Falling donor support for essential services in Afghanistan is reducing women’s access to essential health care, Human Rights Watch said in a report released today. More cuts are likely in coming months following the announcement by United States President Joe Biden that the US will withdraw all its forces from Afghanistan by September 11, 2021.
The 39-page report, “‘I Would Like Four Kids—If We Stay Alive’: Women’s Access to Health Care in Afghanistan,” documents barriers to Afghan women and girls obtaining health care and the healthcare system’s deterioration due to declining international support. The drop in international donor funding has already had a harmful—and life-threatening—impact on the lives of many women and girls, as it affects access to and quality of health care.
“International donors are locked in a waiting game to see whether the withdrawal of foreign troops will result in the Taliban gaining greater control of the country,” said Heather Barr, interim co-director of women’s rights at Human Rights Watch. “But this is no excuse for cutting funds for essential services that aid groups have managed to deliver in insecure and Taliban-controlled areas.”
For the report, Human Rights Watch interviewed 56 people in Afghanistan in March and April, including 34 women about their experiences obtaining health care, and 18 Afghans working in the health sector, including the public health minister.
Over the past two decades, the Afghan government has depended on international donor support to fund essential services like health care. But this donor support has been falling for years and will likely continue to do so–perhaps precipitously, Human Rights Watch said. In 2013, member countries of the Organisation for Economic Co-operation and Development’s (OECD) Development Assistance Committee contributed US$141 million to health and population assistance in Afghanistan. By 2019, this figure had dropped 26 percent to $105 million.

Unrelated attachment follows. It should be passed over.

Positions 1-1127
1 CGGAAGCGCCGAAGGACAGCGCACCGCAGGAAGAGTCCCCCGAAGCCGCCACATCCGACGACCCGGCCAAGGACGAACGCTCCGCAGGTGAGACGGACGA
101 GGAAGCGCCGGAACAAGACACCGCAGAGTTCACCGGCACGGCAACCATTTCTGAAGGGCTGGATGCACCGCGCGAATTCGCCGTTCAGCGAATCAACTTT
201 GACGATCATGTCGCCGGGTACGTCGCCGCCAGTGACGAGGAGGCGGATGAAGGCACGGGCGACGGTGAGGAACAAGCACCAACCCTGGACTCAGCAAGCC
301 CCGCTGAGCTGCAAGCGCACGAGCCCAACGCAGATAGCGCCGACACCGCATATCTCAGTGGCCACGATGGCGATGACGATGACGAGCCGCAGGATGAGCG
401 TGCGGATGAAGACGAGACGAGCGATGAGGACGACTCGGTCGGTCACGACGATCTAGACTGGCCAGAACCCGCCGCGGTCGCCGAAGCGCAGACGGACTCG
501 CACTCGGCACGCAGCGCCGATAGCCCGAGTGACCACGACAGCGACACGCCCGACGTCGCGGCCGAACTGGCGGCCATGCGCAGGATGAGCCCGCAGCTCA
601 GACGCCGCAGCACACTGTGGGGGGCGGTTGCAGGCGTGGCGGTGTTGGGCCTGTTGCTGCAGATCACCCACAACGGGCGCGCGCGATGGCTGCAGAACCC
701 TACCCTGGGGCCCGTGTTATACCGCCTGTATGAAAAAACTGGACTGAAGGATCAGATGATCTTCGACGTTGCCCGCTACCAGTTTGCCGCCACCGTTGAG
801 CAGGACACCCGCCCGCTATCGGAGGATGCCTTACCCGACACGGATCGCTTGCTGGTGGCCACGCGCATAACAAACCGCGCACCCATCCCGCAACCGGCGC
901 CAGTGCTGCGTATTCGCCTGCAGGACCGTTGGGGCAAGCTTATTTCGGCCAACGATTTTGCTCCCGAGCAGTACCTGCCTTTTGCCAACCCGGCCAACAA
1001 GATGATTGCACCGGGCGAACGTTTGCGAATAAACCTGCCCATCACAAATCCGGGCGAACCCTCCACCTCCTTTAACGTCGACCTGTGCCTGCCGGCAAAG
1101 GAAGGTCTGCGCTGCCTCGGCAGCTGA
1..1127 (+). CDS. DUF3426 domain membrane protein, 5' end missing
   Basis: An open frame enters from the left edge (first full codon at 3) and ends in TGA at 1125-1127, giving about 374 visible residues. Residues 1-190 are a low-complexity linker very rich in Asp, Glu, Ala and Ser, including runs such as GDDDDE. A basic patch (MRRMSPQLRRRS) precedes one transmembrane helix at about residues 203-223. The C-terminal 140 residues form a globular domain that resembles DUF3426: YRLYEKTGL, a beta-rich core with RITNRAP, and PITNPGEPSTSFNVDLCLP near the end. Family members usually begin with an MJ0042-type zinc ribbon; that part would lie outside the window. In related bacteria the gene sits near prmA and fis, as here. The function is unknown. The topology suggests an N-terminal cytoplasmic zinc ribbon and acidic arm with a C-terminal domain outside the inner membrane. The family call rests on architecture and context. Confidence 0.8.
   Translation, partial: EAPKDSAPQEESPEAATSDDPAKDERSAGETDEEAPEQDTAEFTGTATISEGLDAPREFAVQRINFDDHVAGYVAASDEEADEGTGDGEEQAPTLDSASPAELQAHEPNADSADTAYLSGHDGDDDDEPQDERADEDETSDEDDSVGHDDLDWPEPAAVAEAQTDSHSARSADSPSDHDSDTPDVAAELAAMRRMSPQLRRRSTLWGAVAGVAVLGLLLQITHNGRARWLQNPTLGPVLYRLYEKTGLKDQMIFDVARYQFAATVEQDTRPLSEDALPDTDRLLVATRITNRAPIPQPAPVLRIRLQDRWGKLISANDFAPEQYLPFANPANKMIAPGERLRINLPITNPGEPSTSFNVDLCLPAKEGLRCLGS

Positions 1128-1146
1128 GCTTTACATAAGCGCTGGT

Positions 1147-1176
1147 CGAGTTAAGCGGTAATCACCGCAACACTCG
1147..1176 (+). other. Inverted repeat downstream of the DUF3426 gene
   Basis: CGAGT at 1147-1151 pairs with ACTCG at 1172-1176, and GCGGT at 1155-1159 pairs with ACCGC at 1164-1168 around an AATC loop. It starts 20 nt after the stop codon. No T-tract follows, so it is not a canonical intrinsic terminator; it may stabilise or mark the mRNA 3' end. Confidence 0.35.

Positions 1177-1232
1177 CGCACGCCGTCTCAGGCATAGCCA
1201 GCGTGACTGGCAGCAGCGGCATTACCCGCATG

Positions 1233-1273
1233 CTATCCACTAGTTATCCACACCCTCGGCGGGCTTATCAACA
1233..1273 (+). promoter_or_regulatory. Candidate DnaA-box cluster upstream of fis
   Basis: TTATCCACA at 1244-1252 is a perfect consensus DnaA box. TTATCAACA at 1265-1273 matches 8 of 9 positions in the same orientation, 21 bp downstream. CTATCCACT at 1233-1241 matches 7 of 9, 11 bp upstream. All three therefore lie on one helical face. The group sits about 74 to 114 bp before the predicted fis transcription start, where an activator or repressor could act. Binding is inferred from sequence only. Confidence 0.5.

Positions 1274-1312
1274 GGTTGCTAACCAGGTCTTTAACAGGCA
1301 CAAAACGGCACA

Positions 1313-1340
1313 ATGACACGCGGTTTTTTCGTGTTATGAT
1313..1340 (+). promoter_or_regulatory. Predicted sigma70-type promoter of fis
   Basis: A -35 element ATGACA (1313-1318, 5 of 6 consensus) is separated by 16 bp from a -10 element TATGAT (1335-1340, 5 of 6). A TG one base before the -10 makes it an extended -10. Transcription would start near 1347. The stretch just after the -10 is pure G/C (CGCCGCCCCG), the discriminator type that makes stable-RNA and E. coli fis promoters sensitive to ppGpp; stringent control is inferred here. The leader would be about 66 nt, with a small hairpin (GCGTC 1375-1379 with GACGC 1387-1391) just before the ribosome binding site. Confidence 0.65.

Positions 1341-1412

The Afghan government has little ability in the short term to move toward self-sufficiency. Over 75 percent of its budget comes from international donors. In 2020, the country’s sustainable domestic revenues fell 2.8 percent compared with 2019, due in large part to the economic downturn from the Covid-19 pandemic.
As hospitals run out of funds to pay for basic medical supplies, they are charging for supplies that previously were free. Many patients cannot pay or even afford transportation to a health facility, which may be far away. Progress on some key indicators, such as accessing prenatal care and skilled birth attendance, is stagnating, or even reversing.
“It’s Taliban-controlled—people are poor, there are no jobs,” said a doctor from Kapisa province, northeast of Kabul. “Clinics are far from where they live, so often [women giving birth] die or the baby dies…. People don’t even have money for transport to the center, to a government hospital, and you still have to pay for medicines at the government hospital.”
Women and girls struggle to get even the most basic information about health and family planning. There is an unmet need for modern forms of contraception, and prenatal and postnatal care is often unavailable. Modern cancer and fertility treatment and mental health care are largely unavailable. Routine preventive care such as pap smears and mammograms are almost unheard of; and a large proportion of births are still unattended by a professional.